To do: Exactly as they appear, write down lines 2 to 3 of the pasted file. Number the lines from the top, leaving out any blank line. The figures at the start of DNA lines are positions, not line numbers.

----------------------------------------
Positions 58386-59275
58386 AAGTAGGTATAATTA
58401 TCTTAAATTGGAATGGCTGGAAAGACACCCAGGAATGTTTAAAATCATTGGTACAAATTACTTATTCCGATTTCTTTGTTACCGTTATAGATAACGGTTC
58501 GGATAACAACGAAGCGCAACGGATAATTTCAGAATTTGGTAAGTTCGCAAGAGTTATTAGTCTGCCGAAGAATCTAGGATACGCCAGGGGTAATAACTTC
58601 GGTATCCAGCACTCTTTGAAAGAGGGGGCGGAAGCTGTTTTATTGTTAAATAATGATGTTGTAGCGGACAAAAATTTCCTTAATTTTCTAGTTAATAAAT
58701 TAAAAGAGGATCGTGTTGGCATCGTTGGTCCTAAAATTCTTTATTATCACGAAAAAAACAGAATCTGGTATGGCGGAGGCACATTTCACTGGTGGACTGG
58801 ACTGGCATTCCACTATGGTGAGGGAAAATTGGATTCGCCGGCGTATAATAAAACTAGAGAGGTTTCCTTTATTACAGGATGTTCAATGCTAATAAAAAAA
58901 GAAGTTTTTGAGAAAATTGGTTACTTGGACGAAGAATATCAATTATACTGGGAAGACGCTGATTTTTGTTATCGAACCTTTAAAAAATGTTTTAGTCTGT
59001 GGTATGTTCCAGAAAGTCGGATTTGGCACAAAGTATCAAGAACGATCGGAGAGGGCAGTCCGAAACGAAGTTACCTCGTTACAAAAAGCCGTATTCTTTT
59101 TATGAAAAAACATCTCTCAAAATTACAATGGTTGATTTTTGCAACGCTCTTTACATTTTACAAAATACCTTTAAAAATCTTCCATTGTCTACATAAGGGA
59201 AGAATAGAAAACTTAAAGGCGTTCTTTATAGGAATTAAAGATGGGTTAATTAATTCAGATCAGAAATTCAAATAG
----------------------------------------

58386 AAGTAGGTATAATTA
58401 TCTTAAATTGGAATGGCTGGAAAGACACCCAGGAATGTTTAAAATCATTGGTACAAATTACTTATTCCGATTTCTTTGTTACCGTTATAGATAACGGTTC